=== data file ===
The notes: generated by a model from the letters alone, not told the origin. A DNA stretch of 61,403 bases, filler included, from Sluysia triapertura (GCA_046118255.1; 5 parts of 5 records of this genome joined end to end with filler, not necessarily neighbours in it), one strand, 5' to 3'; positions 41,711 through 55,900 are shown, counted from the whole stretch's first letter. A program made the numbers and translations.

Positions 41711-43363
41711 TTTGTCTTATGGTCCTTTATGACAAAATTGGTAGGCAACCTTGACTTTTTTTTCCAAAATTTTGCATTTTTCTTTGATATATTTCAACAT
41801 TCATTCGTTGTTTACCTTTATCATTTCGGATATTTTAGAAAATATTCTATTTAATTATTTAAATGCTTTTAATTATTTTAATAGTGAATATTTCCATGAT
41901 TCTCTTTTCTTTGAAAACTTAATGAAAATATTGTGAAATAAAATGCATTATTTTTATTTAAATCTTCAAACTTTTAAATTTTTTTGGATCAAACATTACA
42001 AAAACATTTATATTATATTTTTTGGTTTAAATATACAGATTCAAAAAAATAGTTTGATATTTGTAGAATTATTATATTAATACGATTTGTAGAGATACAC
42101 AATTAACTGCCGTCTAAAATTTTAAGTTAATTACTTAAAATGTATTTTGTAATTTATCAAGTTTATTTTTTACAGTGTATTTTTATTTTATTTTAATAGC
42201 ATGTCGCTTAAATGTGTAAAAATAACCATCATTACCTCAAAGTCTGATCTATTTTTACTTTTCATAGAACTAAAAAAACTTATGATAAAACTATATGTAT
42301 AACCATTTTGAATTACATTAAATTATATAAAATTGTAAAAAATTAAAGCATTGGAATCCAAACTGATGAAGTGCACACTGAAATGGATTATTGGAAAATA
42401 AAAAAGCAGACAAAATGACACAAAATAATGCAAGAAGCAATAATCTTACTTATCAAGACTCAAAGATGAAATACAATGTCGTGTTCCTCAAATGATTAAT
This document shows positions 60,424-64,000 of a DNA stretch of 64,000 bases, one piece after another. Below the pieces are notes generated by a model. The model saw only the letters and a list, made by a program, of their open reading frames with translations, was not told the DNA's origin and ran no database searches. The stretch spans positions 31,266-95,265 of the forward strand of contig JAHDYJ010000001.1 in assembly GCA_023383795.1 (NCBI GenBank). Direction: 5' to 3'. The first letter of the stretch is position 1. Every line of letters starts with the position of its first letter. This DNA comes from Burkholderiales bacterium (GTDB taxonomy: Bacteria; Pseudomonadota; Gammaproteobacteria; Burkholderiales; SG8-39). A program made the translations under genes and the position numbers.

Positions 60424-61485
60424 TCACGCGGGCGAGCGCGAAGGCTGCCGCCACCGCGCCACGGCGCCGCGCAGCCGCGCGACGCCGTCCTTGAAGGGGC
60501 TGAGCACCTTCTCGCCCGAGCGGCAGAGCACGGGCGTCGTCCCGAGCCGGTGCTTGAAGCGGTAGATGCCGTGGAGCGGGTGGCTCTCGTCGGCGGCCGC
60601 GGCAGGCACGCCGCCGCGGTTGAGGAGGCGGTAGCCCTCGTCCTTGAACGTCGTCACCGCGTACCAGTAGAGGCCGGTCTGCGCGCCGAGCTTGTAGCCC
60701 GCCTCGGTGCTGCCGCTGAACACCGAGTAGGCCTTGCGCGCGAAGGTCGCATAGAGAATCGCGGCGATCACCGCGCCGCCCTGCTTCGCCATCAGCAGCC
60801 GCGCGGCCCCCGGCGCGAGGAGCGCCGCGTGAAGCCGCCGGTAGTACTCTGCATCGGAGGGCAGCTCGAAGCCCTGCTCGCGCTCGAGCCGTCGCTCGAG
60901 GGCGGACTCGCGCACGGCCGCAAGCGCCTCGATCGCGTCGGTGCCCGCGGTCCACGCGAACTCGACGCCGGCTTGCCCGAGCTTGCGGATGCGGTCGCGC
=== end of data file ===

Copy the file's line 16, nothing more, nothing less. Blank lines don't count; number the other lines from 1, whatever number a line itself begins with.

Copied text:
60701 GCCTCGGTGCTGCCGCTGAACACCGAGTAGGCCTTGCGCGCGAAGGTCGCATAGAGAATCGCGGCGATCACCGCGCCGCCCTGCTTCGCCATCAGCAGCC